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Candlelight Vigils Pose Problems

Posted May. 06, 2008 05:30,   


Candlelight vigils, defined as illegal by the police, are scheduled to be held this evening in two venues downtown Seoul following the weekend, in opposition to the resumption of U.S. beef imports.

Since the events were registered as cultural ones, the police decided to allow them. However, it made clear that it will issue warnings and prosecute organizers afterwards if the events evolve into political gatherings with agitating slogans. However, the police seem to be troubled by the fact that there is no specific countermeasure for such incidents.

▽ Candlelight vigils in two venues

Han Jin-hee, head of the Seoul Metropolitan Police Agency, said on Monday, “Even if the events turn into political gatherings, the safety of the participants including young students prevent us from forcefully dispersing the crowd.”

All the police can do now is to warn the participants and take pictures or videos of the scene to pick out the ringleaders afterwards.

Many of the participants in the recent candlelight vigils held over the weekend got in touch with each other on the Web, which made it difficult for the police to figure out the organizers as so many parties were involved.

The police announced that candlelight vigils will be regarded as political gatherings if political messages or slogans are involved, despite the fact that few precedents and regulations offer a clear-cut distinction between cultural events and political rallies.

Michincow.net (crazy cow), an online gathering of people against the resumption of U.S. beef imports and the alliance for the impeachment of President Lee Myung-bak are scheduled to hold candlelight vigils this evening respectively in Cheonggye Square and in front of the National Assembly building.

Around 1,000 organizations including the Korean Federation for Environmental Movement is expected to launch an emergency meeting against the import of U.S. beef that may be infected with mad cow disease in Korea Press Center in Seoul at 2 p.m. this afternoon.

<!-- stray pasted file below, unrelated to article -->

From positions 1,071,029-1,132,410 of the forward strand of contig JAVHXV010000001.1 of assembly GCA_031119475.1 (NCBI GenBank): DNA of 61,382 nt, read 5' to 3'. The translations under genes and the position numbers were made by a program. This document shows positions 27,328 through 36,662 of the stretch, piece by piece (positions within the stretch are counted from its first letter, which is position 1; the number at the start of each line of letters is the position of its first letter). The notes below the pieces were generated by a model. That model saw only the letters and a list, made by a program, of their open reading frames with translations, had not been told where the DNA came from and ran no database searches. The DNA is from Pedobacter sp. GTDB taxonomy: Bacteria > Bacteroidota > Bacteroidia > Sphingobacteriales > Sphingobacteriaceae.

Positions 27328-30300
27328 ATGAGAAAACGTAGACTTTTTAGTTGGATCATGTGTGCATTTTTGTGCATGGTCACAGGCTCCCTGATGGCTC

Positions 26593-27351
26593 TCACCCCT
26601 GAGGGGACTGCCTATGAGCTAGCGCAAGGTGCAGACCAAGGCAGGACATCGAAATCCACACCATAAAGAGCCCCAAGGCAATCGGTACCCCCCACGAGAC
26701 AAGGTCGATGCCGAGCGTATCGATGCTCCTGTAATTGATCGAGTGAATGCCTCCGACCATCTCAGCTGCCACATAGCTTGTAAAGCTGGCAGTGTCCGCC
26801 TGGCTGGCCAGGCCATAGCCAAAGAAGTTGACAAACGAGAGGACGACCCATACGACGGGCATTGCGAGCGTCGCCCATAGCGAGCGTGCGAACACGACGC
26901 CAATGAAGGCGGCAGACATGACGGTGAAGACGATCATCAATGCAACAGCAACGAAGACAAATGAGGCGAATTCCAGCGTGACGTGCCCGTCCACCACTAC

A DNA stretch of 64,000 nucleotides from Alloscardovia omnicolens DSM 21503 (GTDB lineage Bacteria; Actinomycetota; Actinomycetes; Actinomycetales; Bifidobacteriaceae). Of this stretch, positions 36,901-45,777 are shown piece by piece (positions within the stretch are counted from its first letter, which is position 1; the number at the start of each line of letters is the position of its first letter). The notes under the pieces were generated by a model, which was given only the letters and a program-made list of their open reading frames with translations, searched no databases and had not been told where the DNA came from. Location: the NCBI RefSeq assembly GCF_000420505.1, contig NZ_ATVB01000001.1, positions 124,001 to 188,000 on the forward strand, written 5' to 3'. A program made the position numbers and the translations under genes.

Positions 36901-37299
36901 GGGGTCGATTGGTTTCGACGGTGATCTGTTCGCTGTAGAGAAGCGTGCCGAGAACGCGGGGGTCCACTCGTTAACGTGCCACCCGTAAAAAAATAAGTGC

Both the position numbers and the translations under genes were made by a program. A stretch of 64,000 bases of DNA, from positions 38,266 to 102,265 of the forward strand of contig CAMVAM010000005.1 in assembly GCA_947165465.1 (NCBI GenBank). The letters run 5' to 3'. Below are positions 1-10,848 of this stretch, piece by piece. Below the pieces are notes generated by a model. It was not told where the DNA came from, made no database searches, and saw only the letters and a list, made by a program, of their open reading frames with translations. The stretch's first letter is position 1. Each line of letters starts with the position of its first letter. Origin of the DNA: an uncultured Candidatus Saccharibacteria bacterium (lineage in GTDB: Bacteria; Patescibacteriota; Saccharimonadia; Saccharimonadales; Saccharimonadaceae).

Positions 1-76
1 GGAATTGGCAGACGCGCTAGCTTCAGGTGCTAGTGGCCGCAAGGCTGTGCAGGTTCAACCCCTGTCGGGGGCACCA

▽ Opposition crossed the line

Meanwhile, many have raised concerns that the participation of middle and high school students in the protest against U.S. beef imports has simply gone too far.

It has recently been confirmed that a text message urging students nationwide not to attend school on May 17 in protest of U.S. beef imports has been sent by a person nicknamed “angel.”

A worried housewife in Incheon whose child attends a high school said, “Some students even talk about making the candlelight vigil an event comparable to the April 19 Revolution.

Some celebrities popular among teenagers and their fan clubs have contributed to further fueling the opposition against U.S. beef imports.

An actress who wrote on her personal homepage that she would rather eat poison than U.S. beef has been positively described as “politically conscious” among teenagers.

A high school student said, “When I look at the online comments of my friends who participated in the demonstration, they seem to be proud of the fact that they have contributed (to the movement) even though they are just students.”

Psychology professor Hwang Sang-min of Yonsei University said, “Just as some teenage fans feel as if they themselves are celebrities when they follow them around, they feel like they are equal to intellectuals or heroes in these demonstrations.”

Journalism professor Ahn Dong-geun of Hanyang University equally showed concerns over these teenagers, saying, “They passively receive groundless facts on the Web, which feed on anonymity, without rationally thinking over the information. It seems like they are swept away by mob psychology out of impulse.”